The average American knows little about Jane Sanders. Of the spouses of presidential candidates, former president Bill Clinton is, of course, already a towering figure in the public eye. Melania Trump is a conventionally attractive former model, and has a delightful rags-to-riches story—not that she has any desire to be the focus of her husband’s tumultuous campaign. Jane O’Meara Sanders, on the other hand, has quietly stood beside her husband throughout his political career, taking on different hats such as “administrative assistant” and “policy analyst” and “media buyer.”
Jane is an academic who has served in various positions at colleges across Vermont. She has a PhD in Leadership Studies in Politics and Education from the Union Institute and University, and often juggled her academic career with her husband’s campaigns. Like Bernie, Jane came from a family where the fight for economic reform was important and social justice values were imprinted on her from a young age. She’s a great match for Bernie personally and politically, and made a devoted husband out of a man who once wrote a manifesto on free love back in the ‘60s.
She’s also a Roman Catholic.
Bernie Sanders seems to have purposefully gone out of his way to avoid calling attention to his Jewishness. He shrugs and simply repeats that he isn’t “actively involved in organized religion.” But he has also stated that he does believe in God, and spent a few years in Israel at a leftist kibbutz. Even if he’s not attending temple every Sabbath, there’s no denying the fact that Bernie Sanders is the first Jewish candidate to ever win a state’s presidential primary. If he won the election, he’d be the first Jewish president ever.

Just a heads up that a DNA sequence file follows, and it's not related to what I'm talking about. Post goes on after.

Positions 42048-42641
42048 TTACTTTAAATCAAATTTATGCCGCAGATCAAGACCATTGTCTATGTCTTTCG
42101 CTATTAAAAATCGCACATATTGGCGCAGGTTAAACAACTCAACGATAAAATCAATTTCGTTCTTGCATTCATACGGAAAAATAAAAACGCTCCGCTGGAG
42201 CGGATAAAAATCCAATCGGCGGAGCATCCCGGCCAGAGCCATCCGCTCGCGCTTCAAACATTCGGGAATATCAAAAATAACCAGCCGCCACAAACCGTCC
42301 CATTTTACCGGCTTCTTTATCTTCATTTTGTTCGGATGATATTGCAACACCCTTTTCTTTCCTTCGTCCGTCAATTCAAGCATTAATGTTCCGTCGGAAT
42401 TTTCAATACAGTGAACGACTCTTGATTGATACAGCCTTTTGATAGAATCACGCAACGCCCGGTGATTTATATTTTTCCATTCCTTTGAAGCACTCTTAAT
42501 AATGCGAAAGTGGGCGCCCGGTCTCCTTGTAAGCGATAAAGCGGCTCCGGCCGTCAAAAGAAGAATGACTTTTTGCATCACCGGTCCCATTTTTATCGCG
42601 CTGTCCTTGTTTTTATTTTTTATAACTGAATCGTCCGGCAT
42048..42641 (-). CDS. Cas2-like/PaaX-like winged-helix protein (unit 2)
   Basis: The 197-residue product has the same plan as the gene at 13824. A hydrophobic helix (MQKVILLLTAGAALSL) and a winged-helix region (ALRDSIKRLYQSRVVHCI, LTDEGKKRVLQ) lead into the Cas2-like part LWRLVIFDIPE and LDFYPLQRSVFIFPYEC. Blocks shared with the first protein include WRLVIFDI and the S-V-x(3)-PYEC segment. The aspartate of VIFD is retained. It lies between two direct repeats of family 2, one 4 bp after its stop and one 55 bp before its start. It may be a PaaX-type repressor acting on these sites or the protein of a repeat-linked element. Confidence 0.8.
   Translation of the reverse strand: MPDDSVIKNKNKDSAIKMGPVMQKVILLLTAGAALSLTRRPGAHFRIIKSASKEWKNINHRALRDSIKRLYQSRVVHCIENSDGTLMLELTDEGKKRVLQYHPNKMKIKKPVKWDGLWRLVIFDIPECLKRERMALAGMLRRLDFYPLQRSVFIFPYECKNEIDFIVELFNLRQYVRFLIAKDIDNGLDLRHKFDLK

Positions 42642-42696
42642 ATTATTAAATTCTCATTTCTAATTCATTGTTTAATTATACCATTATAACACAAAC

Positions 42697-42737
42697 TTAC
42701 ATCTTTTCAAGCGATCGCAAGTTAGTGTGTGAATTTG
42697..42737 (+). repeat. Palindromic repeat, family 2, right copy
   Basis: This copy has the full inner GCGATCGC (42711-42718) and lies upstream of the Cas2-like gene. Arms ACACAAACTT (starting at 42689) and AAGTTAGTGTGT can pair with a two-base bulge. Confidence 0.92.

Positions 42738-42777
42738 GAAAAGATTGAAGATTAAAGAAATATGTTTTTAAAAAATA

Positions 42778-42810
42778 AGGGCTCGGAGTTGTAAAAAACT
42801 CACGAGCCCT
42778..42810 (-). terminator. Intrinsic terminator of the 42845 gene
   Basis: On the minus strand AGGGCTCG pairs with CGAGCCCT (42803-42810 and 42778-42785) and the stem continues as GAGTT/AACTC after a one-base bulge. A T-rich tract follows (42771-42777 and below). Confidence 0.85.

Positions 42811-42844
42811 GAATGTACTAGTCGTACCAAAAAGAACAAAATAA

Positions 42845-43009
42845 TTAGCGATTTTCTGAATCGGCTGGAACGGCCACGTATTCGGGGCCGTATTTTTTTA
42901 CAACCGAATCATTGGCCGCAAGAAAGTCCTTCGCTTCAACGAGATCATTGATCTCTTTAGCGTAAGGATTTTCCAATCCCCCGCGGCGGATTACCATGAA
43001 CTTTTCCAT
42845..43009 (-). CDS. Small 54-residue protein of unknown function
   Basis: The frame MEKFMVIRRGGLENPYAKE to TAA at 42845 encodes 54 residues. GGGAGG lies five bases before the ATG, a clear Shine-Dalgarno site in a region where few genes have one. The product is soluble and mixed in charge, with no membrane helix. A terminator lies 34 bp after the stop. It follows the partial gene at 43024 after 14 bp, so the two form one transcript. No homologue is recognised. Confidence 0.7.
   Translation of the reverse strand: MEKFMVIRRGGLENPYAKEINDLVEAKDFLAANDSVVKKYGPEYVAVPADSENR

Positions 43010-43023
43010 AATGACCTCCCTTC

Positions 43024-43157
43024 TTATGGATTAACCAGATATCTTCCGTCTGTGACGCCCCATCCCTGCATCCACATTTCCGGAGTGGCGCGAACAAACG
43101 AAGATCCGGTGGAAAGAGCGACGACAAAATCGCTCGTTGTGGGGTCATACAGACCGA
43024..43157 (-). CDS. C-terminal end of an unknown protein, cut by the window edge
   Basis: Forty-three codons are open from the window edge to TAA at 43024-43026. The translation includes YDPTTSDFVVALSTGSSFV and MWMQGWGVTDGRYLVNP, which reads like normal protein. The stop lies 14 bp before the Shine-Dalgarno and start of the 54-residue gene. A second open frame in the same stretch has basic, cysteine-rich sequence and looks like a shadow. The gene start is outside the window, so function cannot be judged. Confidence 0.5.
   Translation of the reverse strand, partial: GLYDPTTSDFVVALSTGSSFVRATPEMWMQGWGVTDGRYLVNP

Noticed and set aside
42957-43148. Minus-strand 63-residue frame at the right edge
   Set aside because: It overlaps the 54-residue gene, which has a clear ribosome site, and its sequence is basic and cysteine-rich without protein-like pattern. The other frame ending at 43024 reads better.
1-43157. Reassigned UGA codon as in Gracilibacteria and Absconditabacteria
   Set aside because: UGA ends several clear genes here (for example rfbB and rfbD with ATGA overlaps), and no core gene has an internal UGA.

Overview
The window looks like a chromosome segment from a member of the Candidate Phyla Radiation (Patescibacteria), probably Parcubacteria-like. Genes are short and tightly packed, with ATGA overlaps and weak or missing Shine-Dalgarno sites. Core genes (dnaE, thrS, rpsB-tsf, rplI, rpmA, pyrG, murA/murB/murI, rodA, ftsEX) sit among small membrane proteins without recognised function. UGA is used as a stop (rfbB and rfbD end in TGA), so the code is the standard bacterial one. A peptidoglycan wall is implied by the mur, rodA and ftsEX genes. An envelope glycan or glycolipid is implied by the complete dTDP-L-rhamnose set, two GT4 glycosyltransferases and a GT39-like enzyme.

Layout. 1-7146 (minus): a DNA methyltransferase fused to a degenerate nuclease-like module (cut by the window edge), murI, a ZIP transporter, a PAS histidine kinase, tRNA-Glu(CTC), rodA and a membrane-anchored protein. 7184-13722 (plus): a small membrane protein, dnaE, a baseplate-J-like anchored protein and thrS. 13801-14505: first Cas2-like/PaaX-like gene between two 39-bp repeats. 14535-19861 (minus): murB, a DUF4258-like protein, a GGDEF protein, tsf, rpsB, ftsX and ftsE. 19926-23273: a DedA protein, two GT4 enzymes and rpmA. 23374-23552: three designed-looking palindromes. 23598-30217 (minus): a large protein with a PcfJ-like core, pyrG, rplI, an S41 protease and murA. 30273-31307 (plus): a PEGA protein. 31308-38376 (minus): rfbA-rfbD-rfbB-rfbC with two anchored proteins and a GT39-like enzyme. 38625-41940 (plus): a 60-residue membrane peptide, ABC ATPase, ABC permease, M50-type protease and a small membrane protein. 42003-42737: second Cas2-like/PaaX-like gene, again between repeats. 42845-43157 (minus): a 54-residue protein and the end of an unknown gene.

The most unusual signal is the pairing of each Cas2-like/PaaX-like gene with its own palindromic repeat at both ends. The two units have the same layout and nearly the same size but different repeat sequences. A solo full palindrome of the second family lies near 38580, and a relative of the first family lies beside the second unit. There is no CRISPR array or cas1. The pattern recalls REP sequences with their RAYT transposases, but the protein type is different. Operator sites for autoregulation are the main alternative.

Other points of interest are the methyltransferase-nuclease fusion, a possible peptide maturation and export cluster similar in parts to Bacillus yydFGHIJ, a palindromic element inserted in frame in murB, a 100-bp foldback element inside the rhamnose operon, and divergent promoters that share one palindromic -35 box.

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Moreover, if Bernie won the election, he and Jane would be the first president and First Lady in an interfaith marriage. That may not mean much to some people, but for millions of interfaith couples in our religiously-diverse nation, it would help break barriers and bring understanding to how interfaith relationships function in our society. With Barack and Michelle Obama, we had our first black couple in the White House. But if we had Bernie and Jane Sanders in the White House, it would help to normalize not only interfaith romantic relationships, but interfaith relationships in general: coworkers, friends, and relatives.
For some, it’s already the norm. Pew Research Center says that since 2010, 39% of marriages have been with partners who are outside a different religious group than their own—including the nonreligious. Of unmarried couples, nearly half are living with a romantic partner who shares a different faith than them. Before 1960, only 18% of couples were in an interfaith marriage. According to some studies, couples in interfaith marriages are actually less likely to get divorced and might have stronger marriages. So not only would an interfaith relationship in the White House help increase tolerance, it’s increasingly representative of the American people.
Jane isn’t Bernie’s first wife, either. If Bernie was elected president, he’d be the only president other than Ronald Reagan to have been divorced. From 1964 to 1966, Bernie was married to Deborah Shiling (now remarried and named Deborah Messing), who was also Jewish. The couple volunteered together at a kibbutz. The union resulted in no children and ended in divorce, but like Ronald Reagan’s first wife Jane Wyman, Messing is still an ally of Bernie’s political campaign. In speaking to the Daily Mail, she said, “'I really don't want to say much. All I can say is I believe in Bernie Sanders and I am a strong supporter.”
It wasn’t until years later than Jane O’Meara, a humble political activist who mostly chooses to forgo the title of “doctor” despite her doctorate, met Bernie Sanders on the night he won his mayoral campaign in Burlington, Vermont in 1981. The pair began a seven-year-courtship that culminated in a wedding—a civil ceremony, a common choice among interfaith couples—in 1988.